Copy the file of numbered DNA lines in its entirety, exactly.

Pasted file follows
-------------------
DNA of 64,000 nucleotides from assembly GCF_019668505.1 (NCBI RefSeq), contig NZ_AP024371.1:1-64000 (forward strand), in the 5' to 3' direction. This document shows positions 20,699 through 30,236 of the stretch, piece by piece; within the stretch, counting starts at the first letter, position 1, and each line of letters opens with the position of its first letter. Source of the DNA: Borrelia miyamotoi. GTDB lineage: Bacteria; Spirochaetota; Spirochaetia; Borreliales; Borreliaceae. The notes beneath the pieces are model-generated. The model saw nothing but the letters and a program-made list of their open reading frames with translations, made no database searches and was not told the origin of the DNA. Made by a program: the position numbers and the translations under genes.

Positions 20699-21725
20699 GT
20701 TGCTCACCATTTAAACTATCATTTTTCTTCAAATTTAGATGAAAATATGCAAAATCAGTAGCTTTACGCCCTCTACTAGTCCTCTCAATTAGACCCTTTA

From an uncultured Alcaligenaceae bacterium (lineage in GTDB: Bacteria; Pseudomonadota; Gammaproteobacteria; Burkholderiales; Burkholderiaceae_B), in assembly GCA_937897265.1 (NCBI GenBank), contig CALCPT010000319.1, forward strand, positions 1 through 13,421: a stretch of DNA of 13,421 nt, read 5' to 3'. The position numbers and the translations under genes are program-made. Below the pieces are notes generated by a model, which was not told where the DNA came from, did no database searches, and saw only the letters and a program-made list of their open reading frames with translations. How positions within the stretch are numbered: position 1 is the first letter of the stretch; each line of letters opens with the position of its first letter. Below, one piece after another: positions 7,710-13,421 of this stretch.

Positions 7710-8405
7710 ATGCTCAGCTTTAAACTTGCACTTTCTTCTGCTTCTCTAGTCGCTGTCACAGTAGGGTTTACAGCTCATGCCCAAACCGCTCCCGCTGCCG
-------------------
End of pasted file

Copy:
DNA of 64,000 nucleotides from assembly GCF_019668505.1 (NCBI RefSeq), contig NZ_AP024371.1:1-64000 (forward strand), in the 5' to 3' direction. This document shows positions 20,699 through 30,236 of the stretch, piece by piece; within the stretch, counting starts at the first letter, position 1, and each line of letters opens with the position of its first letter. Source of the DNA: Borrelia miyamotoi. GTDB lineage: Bacteria; Spirochaetota; Spirochaetia; Borreliales; Borreliaceae. The notes beneath the pieces are model-generated. The model saw nothing but the letters and a program-made list of their open reading frames with translations, made no database searches and was not told the origin of the DNA. Made by a program: the position numbers and the translations under genes.

Positions 20699-21725
20699 GT
20701 TGCTCACCATTTAAACTATCATTTTTCTTCAAATTTAGATGAAAATATGCAAAATCAGTAGCTTTACGCCCTCTACTAGTCCTCTCAATTAGACCCTTTA

From an uncultured Alcaligenaceae bacterium (lineage in GTDB: Bacteria; Pseudomonadota; Gammaproteobacteria; Burkholderiales; Burkholderiaceae_B), in assembly GCA_937897265.1 (NCBI GenBank), contig CALCPT010000319.1, forward strand, positions 1 through 13,421: a stretch of DNA of 13,421 nt, read 5' to 3'. The position numbers and the translations under genes are program-made. Below the pieces are notes generated by a model, which was not told where the DNA came from, did no database searches, and saw only the letters and a program-made list of their open reading frames with translations. How positions within the stretch are numbered: position 1 is the first letter of the stretch; each line of letters opens with the position of its first letter. Below, one piece after another: positions 7,710-13,421 of this stretch.

Positions 7710-8405
7710 ATGCTCAGCTTTAAACTTGCACTTTCTTCTGCTTCTCTAGTCGCTGTCACAGTAGGGTTTACAGCTCATGCCCAAACCGCTCCCGCTGCCG